At the beginning of the summer, before I headed to Boston for the weekend, I posted on the Dinner with the Smileys’ Facebook page, “Have babysitter; will travel.” Halfway across the world, my husband, Dustin, whose military training has afforded him far more etiquette than even my Southern background gave me, saw the post and sent me an email.
That sounds tacky, he wrote. You’re lucky to be able to take a babysitter with you. Most people could not.
I removed the post, picked up my teenage babysitter, Kara, and thought about Dustin’s advice as we drove south with my three boys.
For the record, I ended up doing two trips this summer with two different babysitters who are sisters, and I didn’t pay either of them for it. I gave them a roll-away bed in the hotel room and I bought them lunch and dinner.
But this isn’t about money. And it’s not about me not being able to take care of the boys by myself, either. It’s about being lonely. While the boys fought in the backseat or played tic-tack-toe at the restaurant, I had someone to talk to. Ordinarily, on family vacations past, that person would have been Dustin. This summer, it was first Kara, and then her older sister Becca.
But the boys, who don’t have cousins or extended family in the area, benefited as well. It was as if we were traveling with their aunt or sister or cousin — someone willing to go to the hotel pool at 11 p.m. or stay up late watching movies when I was already ready for bed.
In other words: Dustin didn’t know what he was talking about!
I highly recommend this setup to military spouses dealing with a deployment. Although, it need not be a babysitter; any traveling companion will do. It’s a win-win situation. The babysitter or friend gets a free vacation (plus another bonus — keep reading), you are less lonely and the kids are happy. My trips this summer with Kara and Becca are ones I will never forget. I don’t think they will, either. (My apologies to their future spouses. More on this in a minute.)
Before I get too far, however, I should stop and tell you that when my husband and I travel, he is the adult. Dustin is much more worldly than I am. He knows about tipping and hailing cabs, and, most importantly, he knows that the water inside the in-room refrigerator isn’t free. Perhaps this is partly why he worried about my summer vacations with young babysitters. Kara, Becca and I were like puppies whose backyard gate had been left open. We ate at the breakfast “buffet” which ended up not being “all you can eat,” and we chose valet parking because — well, because when we pulled up to the hotel, a guy came along and told us he’d park the car for us.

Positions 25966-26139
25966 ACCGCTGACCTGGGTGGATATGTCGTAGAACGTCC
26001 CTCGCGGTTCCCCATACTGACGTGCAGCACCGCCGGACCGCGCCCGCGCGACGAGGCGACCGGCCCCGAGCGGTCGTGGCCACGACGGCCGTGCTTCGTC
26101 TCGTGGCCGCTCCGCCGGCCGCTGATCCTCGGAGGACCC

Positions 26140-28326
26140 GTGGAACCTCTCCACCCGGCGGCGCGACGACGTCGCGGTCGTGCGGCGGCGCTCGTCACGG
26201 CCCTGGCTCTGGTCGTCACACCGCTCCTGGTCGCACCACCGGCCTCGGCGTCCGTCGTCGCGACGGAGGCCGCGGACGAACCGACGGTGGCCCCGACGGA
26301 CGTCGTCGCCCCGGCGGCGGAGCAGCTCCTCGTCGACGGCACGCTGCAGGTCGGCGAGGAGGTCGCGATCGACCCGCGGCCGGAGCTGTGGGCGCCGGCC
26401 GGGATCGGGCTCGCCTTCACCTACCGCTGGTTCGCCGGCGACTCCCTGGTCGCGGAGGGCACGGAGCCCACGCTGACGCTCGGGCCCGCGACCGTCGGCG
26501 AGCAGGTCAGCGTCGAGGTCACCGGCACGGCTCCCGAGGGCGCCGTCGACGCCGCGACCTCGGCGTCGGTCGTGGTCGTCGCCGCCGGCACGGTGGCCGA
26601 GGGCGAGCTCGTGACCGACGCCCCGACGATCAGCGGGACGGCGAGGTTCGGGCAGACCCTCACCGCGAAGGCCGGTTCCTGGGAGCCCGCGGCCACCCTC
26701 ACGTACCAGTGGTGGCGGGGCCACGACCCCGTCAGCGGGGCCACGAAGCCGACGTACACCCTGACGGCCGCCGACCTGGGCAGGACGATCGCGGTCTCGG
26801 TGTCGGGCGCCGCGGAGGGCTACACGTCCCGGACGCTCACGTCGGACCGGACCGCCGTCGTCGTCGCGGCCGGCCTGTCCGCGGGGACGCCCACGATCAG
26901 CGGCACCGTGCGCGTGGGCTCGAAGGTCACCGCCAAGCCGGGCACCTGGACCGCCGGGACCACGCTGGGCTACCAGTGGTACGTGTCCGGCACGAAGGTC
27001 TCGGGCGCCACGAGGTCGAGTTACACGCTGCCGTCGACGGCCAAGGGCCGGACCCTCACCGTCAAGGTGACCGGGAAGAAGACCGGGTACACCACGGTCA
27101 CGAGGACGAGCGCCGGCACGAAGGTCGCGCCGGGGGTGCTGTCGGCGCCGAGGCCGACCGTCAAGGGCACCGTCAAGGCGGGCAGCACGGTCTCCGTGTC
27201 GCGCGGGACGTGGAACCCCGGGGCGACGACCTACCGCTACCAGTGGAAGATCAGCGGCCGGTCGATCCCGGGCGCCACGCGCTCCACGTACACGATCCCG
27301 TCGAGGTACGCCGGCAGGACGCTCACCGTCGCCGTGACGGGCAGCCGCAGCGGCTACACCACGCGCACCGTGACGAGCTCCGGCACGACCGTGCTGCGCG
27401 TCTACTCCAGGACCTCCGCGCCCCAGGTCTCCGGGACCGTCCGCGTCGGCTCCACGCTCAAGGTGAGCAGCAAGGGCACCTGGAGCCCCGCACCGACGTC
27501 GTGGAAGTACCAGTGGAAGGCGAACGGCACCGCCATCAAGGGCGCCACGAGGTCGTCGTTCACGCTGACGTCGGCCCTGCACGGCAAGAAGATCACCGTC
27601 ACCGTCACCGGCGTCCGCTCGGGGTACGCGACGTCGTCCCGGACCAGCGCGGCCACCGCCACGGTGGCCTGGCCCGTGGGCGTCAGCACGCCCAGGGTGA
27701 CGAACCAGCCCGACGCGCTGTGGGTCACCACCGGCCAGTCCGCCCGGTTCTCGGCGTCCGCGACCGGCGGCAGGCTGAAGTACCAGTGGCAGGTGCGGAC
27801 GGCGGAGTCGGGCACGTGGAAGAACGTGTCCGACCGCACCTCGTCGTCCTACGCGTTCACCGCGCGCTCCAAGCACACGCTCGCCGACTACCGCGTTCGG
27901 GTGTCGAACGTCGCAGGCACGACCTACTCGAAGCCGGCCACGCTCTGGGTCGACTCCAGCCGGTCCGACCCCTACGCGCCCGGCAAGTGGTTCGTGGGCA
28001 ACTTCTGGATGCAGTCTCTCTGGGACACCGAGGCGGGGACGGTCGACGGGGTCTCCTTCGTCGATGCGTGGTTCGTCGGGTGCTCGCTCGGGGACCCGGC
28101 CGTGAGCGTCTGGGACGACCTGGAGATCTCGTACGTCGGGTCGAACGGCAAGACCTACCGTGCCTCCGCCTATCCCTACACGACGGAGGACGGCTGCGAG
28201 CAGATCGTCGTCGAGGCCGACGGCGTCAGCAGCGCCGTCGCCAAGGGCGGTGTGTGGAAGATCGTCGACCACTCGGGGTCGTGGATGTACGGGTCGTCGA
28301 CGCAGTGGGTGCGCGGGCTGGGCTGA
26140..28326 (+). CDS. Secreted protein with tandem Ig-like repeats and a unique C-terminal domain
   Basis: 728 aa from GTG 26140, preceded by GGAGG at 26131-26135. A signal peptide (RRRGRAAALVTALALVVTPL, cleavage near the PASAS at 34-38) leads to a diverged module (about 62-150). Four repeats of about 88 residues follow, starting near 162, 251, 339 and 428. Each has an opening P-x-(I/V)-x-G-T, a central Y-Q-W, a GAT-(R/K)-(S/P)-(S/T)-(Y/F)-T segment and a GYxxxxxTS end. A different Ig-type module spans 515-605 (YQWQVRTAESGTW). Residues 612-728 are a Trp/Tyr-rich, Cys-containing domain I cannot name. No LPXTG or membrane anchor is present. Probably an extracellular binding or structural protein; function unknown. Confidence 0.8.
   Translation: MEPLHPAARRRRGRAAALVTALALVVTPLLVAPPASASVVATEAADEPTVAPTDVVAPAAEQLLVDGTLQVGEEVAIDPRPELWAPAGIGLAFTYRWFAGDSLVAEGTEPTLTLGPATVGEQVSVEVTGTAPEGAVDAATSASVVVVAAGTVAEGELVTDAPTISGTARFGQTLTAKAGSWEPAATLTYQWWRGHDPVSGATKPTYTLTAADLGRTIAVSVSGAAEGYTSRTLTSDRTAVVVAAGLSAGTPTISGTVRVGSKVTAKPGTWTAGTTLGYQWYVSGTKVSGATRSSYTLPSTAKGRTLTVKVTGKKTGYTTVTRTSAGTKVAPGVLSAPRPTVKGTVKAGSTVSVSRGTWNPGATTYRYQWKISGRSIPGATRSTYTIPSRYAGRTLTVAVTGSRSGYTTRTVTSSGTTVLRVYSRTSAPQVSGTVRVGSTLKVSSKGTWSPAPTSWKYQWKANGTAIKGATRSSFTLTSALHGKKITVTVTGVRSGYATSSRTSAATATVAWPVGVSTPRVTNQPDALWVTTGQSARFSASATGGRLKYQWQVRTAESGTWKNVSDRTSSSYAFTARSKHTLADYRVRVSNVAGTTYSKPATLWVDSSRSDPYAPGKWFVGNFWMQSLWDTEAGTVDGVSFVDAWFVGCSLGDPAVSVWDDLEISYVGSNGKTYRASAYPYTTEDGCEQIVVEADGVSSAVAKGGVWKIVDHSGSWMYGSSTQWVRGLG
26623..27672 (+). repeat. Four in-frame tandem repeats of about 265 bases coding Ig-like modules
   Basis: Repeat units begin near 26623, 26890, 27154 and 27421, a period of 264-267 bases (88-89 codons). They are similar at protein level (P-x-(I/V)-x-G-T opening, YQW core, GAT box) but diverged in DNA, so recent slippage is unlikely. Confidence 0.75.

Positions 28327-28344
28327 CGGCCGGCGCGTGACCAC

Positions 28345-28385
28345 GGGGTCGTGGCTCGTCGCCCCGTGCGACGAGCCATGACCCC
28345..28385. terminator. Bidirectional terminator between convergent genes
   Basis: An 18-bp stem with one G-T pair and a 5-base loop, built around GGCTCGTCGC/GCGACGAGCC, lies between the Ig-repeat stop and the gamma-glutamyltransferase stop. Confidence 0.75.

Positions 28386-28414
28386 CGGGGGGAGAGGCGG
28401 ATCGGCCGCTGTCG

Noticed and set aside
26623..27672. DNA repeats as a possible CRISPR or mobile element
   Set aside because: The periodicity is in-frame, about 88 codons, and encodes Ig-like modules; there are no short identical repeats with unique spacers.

Using a GPS, we circled Boston’s Back Bay more times than necessary (channeling Chevy Chase: “Hey, look kids, there’s Boston University! Fenway! Boston University again!”), but our dilemma did not lead, as it does with Dustin, to an argument about who’s better with directions and who lost the television remote two months ago. My sitters’ had a free vacation; of course they deferred to me. I mean …
It was yet another lesson in community: who says family vacations have to be “just family”? I didn’t necessarily need to take a babysitter with me; I wanted to take one. And throughout our trips, we all learned some valuable lessons about humanity, kindness and generosity. A hotel in Boston spontaneously upgraded our room and delighted in our responses: the boys dancing in the lobby, screaming “Oh, yeah! Oh, yeah!” and the babysitter awing over the special key for the elevator. A toll booth operator in New Hampshire patiently (never mind the traffic) gave us directions when we were headed the wrong way. At Aloft, in Lexington, Mass., an employee gave the boys Matchbox cars, then smiled at me and said, “I see how hard you’re working.”
The point is, had these been ordinary family vacations, I might have been in a Smiley bubble, hyper-focused on my husband and boys. We would have retreated to our room as if we were taking a holiday from the rest of the world. But my family of five was not together this summer, so the boys and I took a trip with and among the community. We were open to the possibility that people around us — even strangers — could make our vacation something better. And over and over again, they did.
After so much generosity and kindness, it’s only fair that I give something back. And, boy, did I! Free food and lodging weren’t the only things my young babysitters received this summer. They also got an education in traveling with three children. My gift to humanity: two fewer females at risk for unwed, teenage pregnancy.
Maine author and columnist Sarah Smiley’s writing is syndicated weekly to publications across the country. She and her husband, Dustin, live with their three sons in Bangor. She may be reached at www.Facebook.com/Sarah.is.Smiley.